Despite a new head coach, new captain and a vastly young and inexperienced squad, France continue to defy the pre-tournament rugby betting. With three wins out of three in the tournament so far, they’re favourites to win the Championship and could even make it a clean-sweep of victories.
Should they be successful, it would mark exactly 10 years since Les Bleus last won the Grand Slam and interestingly, the celebrations would take place on home turf, at the Stade de France once again – as France host Ireland in their final fixture. Let’s delve into the history books and look back at the 2010 Six Nations Championship.
France began their campaign off to a flyer, easing past Scotland at Murrayfield. Although the Scots went ahead, it wasn’t long before France hit back, in what was, an intense affair. As the first half came to a close, France stepped up a gear and held a commanding lead. The second half wasn’t as free-scoring with Scotland rarely providing an attacking threat and France happy to keep possession. Not only was it a fourth opening-day defeat for Scotland at the Six Nations, but two years earlier at Murrayfield, France were victorious in Marc Lievremont’s first game in chance of Les Bleus.
In round two, France completely dominated the Grand Slam holders Ireland in their clash in Paris – largely thanks to Morgan Parra’s attacking exploits. Two conversions and a penalty from the scrum-half helped France to a 17-3 lead at the break. The second half carried in similar vein, with France’s territorial advantage telling and Ireland unable to breach such a tight defence. The winning margin was a comprehensive 23 points, with Les Bleus celebrating with a lap of honour.
The manner of victory in round three was tight, although France were hugely dominant at the Millennium Stadium. It was a thrilling clash, in which France raced into an early lead – 20-0 at the end of the first half – to keep their Grand Slam dreams very much alive. But buoyed by the carnival atmosphere in the stadium, with the roof closed, Wales staged an almost almighty comeback – Stephen Jones with two early-second half penalties and Leigh Halfpenny adding a try after the hour. But the French remained resilient and even a late Shane Williams penalty couldn’t complete the fight back, as the visitors ran out 26-20 winners.
An emphatic victory in Paris followed, as France obliterated Italy with a triumphant display. An Imanol Harinordoquy try and a brace from David Marty in the first half gave France a commanding lead. Another three tries in the second half added to the demolition, despite Italy attempting to grab late consolations through Carlo del Fava and Pablo Cannavossio. Not only did Les Bleus limit Italy in terms of attacking options, they posed a constant threat to their back-line and proved here that not only are they good value Championship winners, but worthy of completing the Grand Slam.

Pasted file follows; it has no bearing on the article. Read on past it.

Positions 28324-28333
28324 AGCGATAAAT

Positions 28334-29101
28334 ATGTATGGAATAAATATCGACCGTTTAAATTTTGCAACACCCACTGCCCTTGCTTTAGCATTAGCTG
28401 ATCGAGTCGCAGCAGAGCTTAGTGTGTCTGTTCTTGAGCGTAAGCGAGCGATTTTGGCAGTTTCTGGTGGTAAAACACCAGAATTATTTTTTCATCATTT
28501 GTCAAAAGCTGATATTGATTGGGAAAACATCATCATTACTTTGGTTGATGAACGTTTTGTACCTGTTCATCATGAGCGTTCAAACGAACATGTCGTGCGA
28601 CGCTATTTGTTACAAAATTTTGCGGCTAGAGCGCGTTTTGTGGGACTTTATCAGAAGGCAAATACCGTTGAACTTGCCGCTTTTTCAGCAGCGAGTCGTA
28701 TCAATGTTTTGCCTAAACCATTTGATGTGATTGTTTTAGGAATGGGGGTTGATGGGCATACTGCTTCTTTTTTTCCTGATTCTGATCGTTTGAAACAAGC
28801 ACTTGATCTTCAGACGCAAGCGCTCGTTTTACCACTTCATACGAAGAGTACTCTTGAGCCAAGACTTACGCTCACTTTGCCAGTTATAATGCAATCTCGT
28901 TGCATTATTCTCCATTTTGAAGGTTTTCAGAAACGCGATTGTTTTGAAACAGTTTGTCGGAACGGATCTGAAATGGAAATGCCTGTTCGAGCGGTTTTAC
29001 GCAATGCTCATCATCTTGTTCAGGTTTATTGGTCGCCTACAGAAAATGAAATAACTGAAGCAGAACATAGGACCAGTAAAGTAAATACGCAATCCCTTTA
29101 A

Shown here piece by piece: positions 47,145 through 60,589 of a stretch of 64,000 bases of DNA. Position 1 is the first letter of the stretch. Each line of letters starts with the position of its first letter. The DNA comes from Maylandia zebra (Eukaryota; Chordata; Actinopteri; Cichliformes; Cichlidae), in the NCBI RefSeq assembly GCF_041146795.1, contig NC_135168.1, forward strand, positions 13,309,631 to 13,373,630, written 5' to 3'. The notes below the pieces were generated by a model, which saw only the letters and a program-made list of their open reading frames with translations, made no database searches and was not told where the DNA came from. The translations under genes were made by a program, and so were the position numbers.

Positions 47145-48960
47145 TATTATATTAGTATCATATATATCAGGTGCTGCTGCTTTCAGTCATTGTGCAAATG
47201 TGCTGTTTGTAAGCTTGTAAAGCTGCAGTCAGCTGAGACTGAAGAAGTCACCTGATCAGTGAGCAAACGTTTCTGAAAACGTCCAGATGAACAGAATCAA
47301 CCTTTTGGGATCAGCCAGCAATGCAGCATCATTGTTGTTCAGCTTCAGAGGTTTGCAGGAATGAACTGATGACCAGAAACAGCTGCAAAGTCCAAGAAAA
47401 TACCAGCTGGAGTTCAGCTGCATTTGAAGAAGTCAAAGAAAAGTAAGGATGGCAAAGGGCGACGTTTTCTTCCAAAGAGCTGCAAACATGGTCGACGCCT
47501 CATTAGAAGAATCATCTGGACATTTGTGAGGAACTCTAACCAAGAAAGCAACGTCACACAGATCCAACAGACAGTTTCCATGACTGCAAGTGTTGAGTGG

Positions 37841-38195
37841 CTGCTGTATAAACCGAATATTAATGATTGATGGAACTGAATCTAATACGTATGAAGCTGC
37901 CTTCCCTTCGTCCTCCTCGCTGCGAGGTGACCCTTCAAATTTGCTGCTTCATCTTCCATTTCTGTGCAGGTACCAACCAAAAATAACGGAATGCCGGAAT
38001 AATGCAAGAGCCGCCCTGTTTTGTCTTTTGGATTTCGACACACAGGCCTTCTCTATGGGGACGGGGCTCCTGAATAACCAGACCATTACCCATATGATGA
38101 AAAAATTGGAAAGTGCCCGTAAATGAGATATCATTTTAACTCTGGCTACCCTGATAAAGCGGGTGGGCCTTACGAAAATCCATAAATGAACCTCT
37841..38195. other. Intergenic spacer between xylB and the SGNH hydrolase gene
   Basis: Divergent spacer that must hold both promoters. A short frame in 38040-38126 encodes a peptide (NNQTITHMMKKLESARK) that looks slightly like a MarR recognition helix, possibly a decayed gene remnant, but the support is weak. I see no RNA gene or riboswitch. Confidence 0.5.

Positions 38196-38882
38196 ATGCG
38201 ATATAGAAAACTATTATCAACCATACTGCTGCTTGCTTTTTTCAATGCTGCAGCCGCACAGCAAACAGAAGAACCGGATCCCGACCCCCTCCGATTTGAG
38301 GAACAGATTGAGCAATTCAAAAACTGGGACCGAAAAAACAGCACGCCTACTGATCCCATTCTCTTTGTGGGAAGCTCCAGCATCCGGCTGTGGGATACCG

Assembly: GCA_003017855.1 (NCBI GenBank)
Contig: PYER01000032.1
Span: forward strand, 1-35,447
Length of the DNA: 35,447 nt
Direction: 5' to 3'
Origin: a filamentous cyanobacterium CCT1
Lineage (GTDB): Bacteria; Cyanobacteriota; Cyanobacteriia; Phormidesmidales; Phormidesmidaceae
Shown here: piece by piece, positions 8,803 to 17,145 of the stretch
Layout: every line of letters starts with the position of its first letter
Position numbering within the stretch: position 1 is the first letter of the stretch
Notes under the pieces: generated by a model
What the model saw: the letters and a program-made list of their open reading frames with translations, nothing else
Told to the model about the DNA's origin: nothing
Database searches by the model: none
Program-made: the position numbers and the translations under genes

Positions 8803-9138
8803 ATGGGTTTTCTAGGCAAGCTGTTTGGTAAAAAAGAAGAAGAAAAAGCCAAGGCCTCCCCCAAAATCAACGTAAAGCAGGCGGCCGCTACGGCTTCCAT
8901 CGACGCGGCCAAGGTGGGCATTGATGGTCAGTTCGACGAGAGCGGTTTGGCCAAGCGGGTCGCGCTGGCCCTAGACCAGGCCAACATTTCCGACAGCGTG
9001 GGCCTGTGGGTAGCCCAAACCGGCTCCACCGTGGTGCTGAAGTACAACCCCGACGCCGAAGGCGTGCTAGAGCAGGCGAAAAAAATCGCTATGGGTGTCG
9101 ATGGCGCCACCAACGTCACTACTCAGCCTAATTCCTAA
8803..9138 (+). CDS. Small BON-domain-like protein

All that stood in their way were England, who’d had a mixed bag in the tournament: two wins, a draw and a loss. It was a much-improved Red Roses side, but one that was not strong enough to deny France of the Slam. Leading 12-7 at the break, France were pushed all the way and while England dominated the second half, they were only able to record three points, courtesy of a Jonny Wilkinson penalty – and France held on. It was their toughest test of the Six Nations, but a 12-10 victory landed them their ninth Grand Slam.
Welsh fly-half Stephen Jones finished as the tournament’s top points scorer, with 63, while Parra finished behind him in second place, scoring 61 points across the five matches. Parra was instrumental to France’s success, despite never originally being a first-choice member of the squad. Then 21 years of age, the half-back had made his debut two years previous and quickly took the mantle as goal-kicker. His performance against Italy was a joy to behold.
In terms of top try scorers, four players led the way with three tries – two Irish players and two Welsh. Of the seven names that recorded two tries during the tournament, there were three French players. Mathieu Bastareaud, Yannick Jauzion and David Marty featured in all five of France’s fixtures. Bastareaud scored both of his tries in the round one match against Scotland, while Marty’s came in the fourth-round tie against Italy. In both cases, only one of the two tries were converted.